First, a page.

I've lived in east Africa where most babies are breastfed in demand, carried a lot, and co sleep for a very long time. Young children and adolescents there are 1000 times more independent and competent than your average child in the U.K. They have to be as life is harder and families couldn't cope with children who don't contribute to the running of the home.

user1471545174 · 18/06/2017 08:24

Sparrowhawk, to your point about people brought up at that time being emotionally stunted - the appearance of being emotionally stunted was the social norm. Emotionally incontinent people were often assumed to be suffering from mental illness, of which there was little social tolerance.

I am astonished and usually dismayed by the emotional incontinence I see around me now and think how much harder people's lives must be for not having cultivated a stoical side.

nuttyknitter · 18/06/2017 08:25

I'm a grandma too. So much has changed since my DCs were small and I've loved learning alongside my DD and DIL. I recently came across this quote from Maya Angelou 'Do your best. And when you know better, do better'. Pretty much sums up parenting.

thegreylady · 18/06/2017 08:25

The worst thing I did when ds was born in 1970 was to follow the obstetrician's advice to give hive a teaspoonful of Farex from 4weeks old! I then worried because he became colicky at about 6 weeks. I still beat myself up about that even though he is now a fine strong 47 year old with a family of his own.
Ds was born in Africa where dh was working. I never had much milk so bottle fed from two weeks. Dd was born in the U.K. four years later and I was advised to wait till 4months before the dreaded Farex. I am lucky that I now have two fine adult dc. My dgc were all breastfed for at
least 10 months and no solids crossed their lips before 6 months. All dgc slept on their backs, we were advised to put dc on their tummies to sleep. Plus ca change etc

TheSparrowhawk · 18/06/2017 08:26

That's really interesting user. In my experience 'stoical' people believe they're hiding their feelings when in fact they express them in really dysfunctional ways.

EezerGoode · 18/06/2017 08:27

Formula feeding is not ideal...... what the actual fuck? Well perhaps I should of just left my babies to starve ,as I didn't produce any milk...actually I was eternally greatful to formula or my babies would of starved to death....think before you post next time

minifingerz · 18/06/2017 08:28

"how much harder people's lives must be for not having cultivated a stoical side."

People used to just get drunk/hit their spouse/children and keep it all behind closed doors so nobody knew what was happening.

I celebrate emotional incontinance if it stops people destroying themselves and others in their misery.


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onemorecupofcoffeefortheroad · 18/06/2017 08:28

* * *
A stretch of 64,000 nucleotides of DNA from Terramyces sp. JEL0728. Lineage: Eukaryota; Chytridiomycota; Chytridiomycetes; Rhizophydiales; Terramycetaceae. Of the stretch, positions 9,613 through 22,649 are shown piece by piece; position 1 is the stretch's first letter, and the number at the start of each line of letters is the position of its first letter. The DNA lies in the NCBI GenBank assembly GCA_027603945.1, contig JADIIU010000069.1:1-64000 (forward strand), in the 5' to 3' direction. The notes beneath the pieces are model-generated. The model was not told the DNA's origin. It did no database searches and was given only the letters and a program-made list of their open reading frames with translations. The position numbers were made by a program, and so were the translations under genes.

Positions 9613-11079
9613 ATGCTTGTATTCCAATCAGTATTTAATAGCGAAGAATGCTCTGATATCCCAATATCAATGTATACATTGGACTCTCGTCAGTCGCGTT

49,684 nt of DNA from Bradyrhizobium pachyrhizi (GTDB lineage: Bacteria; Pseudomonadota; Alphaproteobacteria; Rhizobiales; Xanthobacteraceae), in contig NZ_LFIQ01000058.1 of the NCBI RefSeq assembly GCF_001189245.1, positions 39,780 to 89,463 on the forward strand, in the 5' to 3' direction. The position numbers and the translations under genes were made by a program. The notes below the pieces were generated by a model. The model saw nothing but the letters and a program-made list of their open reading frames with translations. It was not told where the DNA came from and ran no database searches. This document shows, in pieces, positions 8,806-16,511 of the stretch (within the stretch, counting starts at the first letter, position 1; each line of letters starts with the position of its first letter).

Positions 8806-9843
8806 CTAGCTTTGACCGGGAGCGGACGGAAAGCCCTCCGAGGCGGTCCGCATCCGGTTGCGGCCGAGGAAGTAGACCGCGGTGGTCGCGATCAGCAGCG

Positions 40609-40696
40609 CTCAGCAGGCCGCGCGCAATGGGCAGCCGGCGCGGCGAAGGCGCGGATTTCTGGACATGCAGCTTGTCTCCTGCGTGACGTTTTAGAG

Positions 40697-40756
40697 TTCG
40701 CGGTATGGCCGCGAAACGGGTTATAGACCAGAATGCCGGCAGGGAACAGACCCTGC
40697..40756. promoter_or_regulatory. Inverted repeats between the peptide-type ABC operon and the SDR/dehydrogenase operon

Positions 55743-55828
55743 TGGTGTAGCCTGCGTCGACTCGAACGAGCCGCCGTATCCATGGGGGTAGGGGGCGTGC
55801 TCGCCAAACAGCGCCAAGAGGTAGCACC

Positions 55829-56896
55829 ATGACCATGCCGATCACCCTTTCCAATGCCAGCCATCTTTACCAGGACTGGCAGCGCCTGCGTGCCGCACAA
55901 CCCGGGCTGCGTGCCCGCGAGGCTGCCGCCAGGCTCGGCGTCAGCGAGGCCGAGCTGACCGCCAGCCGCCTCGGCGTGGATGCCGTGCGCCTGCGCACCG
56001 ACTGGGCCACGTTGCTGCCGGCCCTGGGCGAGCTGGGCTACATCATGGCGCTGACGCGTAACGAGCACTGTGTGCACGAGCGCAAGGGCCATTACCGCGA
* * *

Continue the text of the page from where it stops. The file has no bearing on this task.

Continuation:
I was born in the sixties and my mother put me under the regime you describe OP but in later years said she wished she'd ignored the advice as it created attachment issues.

Also, that way of caring for babies was situated in a particular time in history and the advice often came from manuals written by male physicians in patronising tones and was often in direct opposition to a mother's instinct. Historically the desire had been to try and control the baby - by the time the 60s came Dr Spock's book on baby care was hugely influential and advocated a more instinctive way of doing things but still it emerged from years of mothers being ordered about by and told how to care for their babies by male doctors.

The leaving the baby (to cry) in a pram thing is also a very Western way of doing things - travel to Africa, for example, and babies are usually carried around in slings by their mothers.

NameChanger22 · 18/06/2017 08:28

Generally speaking I think babies are better cared for now and the risk of harm is much lower.

However, I think mothers today worry more as they read more about the right and wrong ways to do things and get bombarded with examples of perfect mothers. Mums today usually go back to work which can also be another great source of stress.

I think lots of mums now worry about getting it wrong and intervention from social workers, I doubt many in the 50s and 60s gave that much thought at all. Back then it was probably only single mums that had that worry. Overall I think it's far better to be a single mum now.

TheSparrowhawk · 18/06/2017 08:34

I agree about the parenting books onemore. The books that advise strict routine are all generally written by people who have never actually had to sit and listen to their own baby cry while their breasts became more and more engorged and painful.

That said, I definitely don't think we have it all figured out. I think mothers today are made to worry far too much about things they can't control.